Star forward Megan Rapinoe said Ellis adapted to a changing game and players over the years.

“Constantly trying to keep up with that, keep above it, with personnel and the way we’re been trying to play, she’s been pretty adaptable in that way,” Rapinoe said. “It would nice to send her out with a win after back-to-back World Cups.”

Forward Carli Lloyd said Ellis leaves the team’s legacy in a strong place.

“It’s been a fantastic journey to be a part of,” Lloyd said. “It’s finding a way. It took all 23 players, like it always does. Every major tournament, the story line is different. And it’s only going to get harder and harder. Winning is great, but without the journey, there would be no end bit.”

Goalkeeper Alyssa Naeher calls it a fitting celebration after their victory in France.

“This team has been something special,” Naeher said. “Coming off this summer … to celebrate Jill and what she’s done for U.S. soccer and this team.”

Ellis said she decided in December this would be her last year in charge, win or lose.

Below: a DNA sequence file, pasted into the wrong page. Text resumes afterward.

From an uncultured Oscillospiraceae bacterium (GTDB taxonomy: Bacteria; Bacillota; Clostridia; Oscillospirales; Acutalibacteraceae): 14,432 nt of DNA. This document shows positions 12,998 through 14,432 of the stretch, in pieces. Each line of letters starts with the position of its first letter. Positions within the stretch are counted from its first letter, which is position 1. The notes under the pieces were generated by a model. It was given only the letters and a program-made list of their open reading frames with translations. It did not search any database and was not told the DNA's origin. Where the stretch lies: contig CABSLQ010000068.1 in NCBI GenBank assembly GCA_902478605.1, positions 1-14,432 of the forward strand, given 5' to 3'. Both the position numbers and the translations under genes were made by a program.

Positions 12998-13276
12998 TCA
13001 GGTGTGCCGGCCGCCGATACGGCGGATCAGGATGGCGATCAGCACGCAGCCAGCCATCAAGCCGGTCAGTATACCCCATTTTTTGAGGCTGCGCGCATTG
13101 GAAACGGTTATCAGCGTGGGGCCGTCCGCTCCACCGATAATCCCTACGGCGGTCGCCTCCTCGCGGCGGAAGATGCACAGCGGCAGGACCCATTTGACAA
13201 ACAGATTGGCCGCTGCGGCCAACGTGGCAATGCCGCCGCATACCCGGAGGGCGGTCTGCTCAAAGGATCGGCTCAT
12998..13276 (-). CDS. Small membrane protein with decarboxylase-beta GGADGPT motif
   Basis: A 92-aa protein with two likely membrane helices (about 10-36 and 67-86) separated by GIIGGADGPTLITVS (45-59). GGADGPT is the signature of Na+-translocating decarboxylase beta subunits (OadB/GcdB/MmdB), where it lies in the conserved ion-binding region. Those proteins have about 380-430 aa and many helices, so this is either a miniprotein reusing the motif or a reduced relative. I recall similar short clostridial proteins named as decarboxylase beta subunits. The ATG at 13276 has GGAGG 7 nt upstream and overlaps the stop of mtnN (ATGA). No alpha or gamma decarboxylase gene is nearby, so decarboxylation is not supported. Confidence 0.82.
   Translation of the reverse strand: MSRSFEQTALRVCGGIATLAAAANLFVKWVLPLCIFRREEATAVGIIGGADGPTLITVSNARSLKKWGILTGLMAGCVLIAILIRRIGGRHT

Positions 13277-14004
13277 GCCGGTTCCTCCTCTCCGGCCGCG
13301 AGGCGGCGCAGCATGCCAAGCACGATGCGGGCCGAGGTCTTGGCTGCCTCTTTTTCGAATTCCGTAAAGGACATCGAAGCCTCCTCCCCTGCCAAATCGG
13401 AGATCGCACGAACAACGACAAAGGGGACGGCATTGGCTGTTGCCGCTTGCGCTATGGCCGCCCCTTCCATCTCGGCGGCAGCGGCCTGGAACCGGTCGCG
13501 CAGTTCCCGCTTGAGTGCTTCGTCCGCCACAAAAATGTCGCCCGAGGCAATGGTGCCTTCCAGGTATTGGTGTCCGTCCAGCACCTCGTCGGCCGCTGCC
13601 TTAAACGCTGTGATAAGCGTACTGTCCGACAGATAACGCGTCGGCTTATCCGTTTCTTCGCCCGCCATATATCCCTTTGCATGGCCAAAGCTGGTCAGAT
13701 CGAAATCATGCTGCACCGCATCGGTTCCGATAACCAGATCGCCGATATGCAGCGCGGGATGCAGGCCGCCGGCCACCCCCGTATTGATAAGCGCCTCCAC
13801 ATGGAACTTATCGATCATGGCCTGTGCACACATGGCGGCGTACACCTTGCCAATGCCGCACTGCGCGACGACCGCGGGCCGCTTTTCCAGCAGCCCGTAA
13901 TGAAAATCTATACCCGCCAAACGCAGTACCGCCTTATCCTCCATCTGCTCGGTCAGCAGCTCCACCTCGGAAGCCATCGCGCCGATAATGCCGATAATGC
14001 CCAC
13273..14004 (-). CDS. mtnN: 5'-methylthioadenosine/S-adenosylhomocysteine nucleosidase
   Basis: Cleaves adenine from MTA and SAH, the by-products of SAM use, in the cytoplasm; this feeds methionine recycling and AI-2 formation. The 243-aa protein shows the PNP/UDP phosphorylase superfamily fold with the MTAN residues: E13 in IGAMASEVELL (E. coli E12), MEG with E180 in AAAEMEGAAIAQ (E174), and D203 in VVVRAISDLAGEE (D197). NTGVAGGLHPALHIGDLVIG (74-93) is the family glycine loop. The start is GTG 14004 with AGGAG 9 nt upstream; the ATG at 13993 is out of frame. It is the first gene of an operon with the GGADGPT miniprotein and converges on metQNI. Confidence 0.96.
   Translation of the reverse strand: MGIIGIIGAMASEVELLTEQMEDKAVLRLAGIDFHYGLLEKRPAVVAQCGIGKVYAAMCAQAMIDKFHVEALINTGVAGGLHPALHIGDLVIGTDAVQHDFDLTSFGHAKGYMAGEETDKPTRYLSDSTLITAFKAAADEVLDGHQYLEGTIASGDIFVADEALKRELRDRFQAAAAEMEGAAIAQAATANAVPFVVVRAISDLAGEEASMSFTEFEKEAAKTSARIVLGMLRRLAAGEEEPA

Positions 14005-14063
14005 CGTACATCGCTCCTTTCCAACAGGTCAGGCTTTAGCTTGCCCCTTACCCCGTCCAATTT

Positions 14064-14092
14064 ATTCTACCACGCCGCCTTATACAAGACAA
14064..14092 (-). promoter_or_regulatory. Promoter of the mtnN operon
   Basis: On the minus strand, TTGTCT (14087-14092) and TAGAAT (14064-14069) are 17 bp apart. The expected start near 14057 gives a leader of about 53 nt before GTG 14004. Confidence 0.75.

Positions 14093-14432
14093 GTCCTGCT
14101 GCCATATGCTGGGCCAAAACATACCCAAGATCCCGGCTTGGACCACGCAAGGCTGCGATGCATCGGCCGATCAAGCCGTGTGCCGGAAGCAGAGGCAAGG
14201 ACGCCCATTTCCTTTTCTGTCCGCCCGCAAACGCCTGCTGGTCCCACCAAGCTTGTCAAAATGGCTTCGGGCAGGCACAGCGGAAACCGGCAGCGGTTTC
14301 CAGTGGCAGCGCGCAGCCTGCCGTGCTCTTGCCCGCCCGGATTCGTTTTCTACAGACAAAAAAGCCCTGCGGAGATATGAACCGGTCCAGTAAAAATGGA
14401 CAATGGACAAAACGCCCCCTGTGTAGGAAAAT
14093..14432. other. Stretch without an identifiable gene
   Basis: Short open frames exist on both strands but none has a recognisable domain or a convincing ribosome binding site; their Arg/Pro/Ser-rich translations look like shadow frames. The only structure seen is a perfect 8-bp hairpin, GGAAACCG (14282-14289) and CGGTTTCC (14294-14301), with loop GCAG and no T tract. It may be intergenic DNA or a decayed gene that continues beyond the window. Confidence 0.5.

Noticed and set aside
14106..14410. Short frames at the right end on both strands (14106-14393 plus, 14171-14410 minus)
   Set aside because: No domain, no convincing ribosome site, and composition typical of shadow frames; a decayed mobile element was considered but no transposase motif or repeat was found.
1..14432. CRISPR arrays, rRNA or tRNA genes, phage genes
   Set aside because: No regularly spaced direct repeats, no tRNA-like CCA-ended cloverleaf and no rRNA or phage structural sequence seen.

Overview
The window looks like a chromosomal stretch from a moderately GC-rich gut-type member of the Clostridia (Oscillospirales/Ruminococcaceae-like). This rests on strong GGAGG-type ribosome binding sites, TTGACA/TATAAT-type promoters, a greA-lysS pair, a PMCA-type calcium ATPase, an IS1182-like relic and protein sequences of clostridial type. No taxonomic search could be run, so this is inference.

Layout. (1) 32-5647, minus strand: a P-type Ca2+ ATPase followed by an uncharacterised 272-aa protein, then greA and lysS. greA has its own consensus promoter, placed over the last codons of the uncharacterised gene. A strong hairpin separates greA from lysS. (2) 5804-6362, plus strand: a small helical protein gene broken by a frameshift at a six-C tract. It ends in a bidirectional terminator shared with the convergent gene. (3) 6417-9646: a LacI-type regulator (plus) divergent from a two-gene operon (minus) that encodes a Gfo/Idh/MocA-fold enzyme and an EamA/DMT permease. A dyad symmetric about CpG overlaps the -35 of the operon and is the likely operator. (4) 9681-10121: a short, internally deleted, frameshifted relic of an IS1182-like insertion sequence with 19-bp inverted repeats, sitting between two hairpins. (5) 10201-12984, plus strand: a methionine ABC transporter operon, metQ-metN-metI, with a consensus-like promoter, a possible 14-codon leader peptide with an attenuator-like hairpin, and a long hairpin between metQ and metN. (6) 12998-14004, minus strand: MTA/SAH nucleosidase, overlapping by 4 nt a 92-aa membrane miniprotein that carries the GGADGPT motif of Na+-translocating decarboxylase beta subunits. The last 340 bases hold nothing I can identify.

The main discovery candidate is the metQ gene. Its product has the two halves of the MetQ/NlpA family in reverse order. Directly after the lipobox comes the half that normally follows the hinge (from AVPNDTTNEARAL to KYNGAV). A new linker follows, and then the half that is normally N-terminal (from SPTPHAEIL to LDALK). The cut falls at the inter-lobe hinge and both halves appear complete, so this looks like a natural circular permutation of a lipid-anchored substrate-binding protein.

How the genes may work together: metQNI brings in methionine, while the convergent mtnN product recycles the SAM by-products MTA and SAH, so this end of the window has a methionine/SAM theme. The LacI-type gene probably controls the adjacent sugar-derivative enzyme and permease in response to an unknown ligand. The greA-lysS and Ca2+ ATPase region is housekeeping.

“If you’re blessed to do a back-to-back World Cup, it’s pretty unusual,” Ellis said. “There’s a shelf life to this job, I believe, and I think that’s healthy. It allows the ability to have change and perspective. It’s not like a college job, where there’s an incoming class.”

Ellis added she’s looking forward to attending more birthdays with her daughter, Lily.

“There’s a personal peace to that decision,” Ellis said. “I feel good. I feel complete.”

A new coach will be hired after U.S. Soccer selects a new general manager for the team (18-1-2). With assistant coach Tony Gustavsson also retiring after eight years, the coaching search is wide open heading into the Tokyo Olympics.

“The game has changed significantly,” Ellis said. “To the person who comes after me, I’d say this is not 1991 or 1999. There’s a lot more teams playing with a lot more investment. The margins are pretty fine. I had the benefit of being an assistant prior to taking the job, so I knew the players.”

The British-born Ellis announced her retirement in July. She played college soccer at William & Mary and was head coach at Illinois and UCLA before joining the U.S. national ranks as an under-21 coach in 2000.

Ellis became the U.S. team head coach in 2014 and led it to eight overall tournament titles, including the 2015 and 2019 World Cup titles. The U.S. lost just seven matches during her tenure.

The 53-year-old Ellis said the new coach will have a “good sense of our players,” and “it’s just getting up to speed in the depth of the squad.”